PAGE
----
the weblog of Alan Knox

The who, what, and why

Posted by on Jul 25, 2009 in blog links | 5 comments

Joe (JR) (from “More than Cake“) and I have a lot in common. We’re both web developers. We’re both seminary students working on a doctorate. We’re both pastors/elders. We both care deeply about the church.

In his post, “A Positive Vision for Church,” Joe quotes Tim Chester, then makes the following statement himself:

The church must be flexible in how we participate in our communal worship, but where we must focus on our energy is on the mission of reaching the lost with the Good News of Jesus Christ. Let each church follow its own collective conscience on “how“, “when“, and “where” to worship and instead spend more time encouraging our communities to live out the “who“, “what“, and “why” of the Gospel.

I’m in complete agreement with Joe on this! As I commented on Joe’s post, this is the reason that my dissertation top is the purpose of the church gathering instead of where the church should gather.

Like Joe (and Laura who also commented on Joe’s post), I’m also very interested identity – who we are in Christ as the church. In fact, I think the ‘what’ and ‘why’ of the church and the church gathering flow from the ‘who’. Similarly, if the ‘who’, ‘what’, and ‘why’ are in place, then the ‘how’, ‘when’, and ‘where’ will be natural (or supernatural).

For example, the church that we meet with is currently looking for a new meeting place – a ‘where’. When the church met to talk about looking for a new space, we began by discussing ‘who’, ‘what’, and ‘why’. From there, it was easy to set parameters for the ‘where’ – wherever that may be. We have decided against several wonderful looking locations because the place would contradict or hinder the ‘who’, ‘what’, and ‘why’.

Do you think its important that the church understand the ‘who’, ‘what’, and ‘why’ of the church? Are these more important than ‘how’, ‘when’, and ‘where’?


Comments are closed. If you would like to discuss this post, send an email to alan [at] alanknox [dot] net.

  1. 7-25-2009

    I think it is vitally important that the church understand what it is and why it exists before they decide the other questions.

    From what I’ve seen the biggest cause for dysfunction in the church is that people don’t know Jesus and they have a very distorted idea of the gospel. Without Christ as that foundation people don’t have a lot to bring to particapatory gatherings.

    Here is a quick little progression. (I’m sure it could be better written)

    1) Christ loved us before the foundation of the world
    2) We know and embrace Christ and His love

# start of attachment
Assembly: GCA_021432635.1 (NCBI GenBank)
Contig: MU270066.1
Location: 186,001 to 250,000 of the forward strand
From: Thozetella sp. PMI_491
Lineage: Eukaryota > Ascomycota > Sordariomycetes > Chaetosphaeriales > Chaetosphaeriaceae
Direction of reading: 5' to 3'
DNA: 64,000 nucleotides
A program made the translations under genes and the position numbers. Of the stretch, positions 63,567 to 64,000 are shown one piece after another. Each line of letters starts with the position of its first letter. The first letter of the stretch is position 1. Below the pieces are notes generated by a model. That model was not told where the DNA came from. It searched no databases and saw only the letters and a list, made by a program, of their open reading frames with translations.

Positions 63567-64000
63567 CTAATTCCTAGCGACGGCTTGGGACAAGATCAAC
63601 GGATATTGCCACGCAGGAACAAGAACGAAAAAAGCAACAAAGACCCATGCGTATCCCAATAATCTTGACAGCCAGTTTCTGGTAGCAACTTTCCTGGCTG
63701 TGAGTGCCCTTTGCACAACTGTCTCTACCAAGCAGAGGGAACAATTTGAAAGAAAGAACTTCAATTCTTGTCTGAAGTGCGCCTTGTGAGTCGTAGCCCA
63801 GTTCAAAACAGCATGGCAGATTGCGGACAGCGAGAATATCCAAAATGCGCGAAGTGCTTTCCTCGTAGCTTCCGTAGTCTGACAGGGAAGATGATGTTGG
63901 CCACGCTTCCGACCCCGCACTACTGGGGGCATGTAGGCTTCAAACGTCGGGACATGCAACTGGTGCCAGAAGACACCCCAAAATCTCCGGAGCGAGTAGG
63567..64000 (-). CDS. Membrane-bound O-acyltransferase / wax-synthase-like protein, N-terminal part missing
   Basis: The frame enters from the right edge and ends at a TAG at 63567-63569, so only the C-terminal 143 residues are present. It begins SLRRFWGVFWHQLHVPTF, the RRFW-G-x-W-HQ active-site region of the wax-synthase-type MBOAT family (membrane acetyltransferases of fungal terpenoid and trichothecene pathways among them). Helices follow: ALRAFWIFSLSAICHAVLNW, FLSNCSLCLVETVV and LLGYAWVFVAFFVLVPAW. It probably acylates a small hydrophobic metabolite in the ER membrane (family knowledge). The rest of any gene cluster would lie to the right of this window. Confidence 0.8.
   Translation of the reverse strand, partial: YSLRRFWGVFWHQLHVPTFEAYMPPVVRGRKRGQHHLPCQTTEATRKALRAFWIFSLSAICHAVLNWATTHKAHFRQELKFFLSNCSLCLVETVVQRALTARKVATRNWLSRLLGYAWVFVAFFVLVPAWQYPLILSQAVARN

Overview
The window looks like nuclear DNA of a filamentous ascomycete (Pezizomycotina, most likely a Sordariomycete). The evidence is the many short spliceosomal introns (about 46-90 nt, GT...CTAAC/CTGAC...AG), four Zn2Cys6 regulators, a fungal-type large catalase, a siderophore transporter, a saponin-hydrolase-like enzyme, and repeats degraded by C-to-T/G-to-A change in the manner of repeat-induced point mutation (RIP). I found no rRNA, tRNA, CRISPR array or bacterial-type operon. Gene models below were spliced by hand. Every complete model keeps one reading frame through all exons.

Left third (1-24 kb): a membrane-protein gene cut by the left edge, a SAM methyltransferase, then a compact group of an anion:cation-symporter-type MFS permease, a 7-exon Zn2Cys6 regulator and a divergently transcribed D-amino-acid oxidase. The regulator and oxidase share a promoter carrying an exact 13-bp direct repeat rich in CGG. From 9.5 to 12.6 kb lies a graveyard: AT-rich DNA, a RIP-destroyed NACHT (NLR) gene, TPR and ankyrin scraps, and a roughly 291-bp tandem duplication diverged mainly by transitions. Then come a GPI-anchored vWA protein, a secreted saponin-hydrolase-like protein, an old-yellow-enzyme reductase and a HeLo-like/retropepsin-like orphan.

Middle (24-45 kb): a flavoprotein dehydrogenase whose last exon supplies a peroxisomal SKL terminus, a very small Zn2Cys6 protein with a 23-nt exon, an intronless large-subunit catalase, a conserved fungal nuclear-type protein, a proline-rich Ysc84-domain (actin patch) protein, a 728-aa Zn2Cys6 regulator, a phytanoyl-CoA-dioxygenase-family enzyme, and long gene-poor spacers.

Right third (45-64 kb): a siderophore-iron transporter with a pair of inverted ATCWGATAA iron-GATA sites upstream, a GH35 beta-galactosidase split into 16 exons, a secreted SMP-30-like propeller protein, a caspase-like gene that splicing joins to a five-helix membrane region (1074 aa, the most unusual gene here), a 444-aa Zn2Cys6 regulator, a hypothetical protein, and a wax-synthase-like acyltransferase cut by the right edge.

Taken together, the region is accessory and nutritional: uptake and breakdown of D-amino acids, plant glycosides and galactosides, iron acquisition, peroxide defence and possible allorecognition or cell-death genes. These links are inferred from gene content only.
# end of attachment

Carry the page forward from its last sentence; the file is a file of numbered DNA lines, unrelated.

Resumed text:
3) We are cleansed from sin and empowered by the Spirit
    4) We form live giving relationships bonded by sacrificial love as we gather in groups of all sizes (2’s, 3’s, small groups, big groups). In these groups we minister to one another and continue to grow in grace. Through this we come to understand the other 3 steps more and more.

    Without knowing and living steps 1, 2 and 3 step 4 is lifeless and dead regardless of the meeting. Having 1, 2, and 3 without 4 is liking driving with the parking brake on.

  2. 7-25-2009

    I think this is especially applicable when we look at the “sacraments”. I run into people on a regular basis who are a lot more concerned with how we observe the supper (the liturgy, the elements, fencing the table) than they are with why we observe the Supper.

  3. 7-26-2009


    It seems that when many churches get established in a building and start to grow, the ‘where’ and ‘when’ dominate. The ‘who’ and ‘what’ must then fit into these boundaries, with the ‘how’ as a consequence of circumstances. The ‘why’ won’t then matter as much. Many ‘whos’ then float around without being able to fit in anywhere to a ‘what.’

    Who’s on second? Who’s on first. I don’t know. Third base!

  4. 7-27-2009


    “I think it is vitally important that the church understand what it is and why it exists before they decide the other questions.” Exactly. And, like you said, we tend to spend more time on the auxiliary issues instead of the main issues.


    Yes, I think sacraments can be one of the issues where we skip the important questions.


    Yes, we get it backwards. We start with and fix the least important issues, and allow those to define the most important issues.


  5. 7-28-2009

    Having just finished three books on philosophy, the notions of essential and accidental properties come to mind: putting where, when, and how before who, what, and why is rather like deciding whether an item is an apple by determining whether or not it is red. It has things quite backwards.


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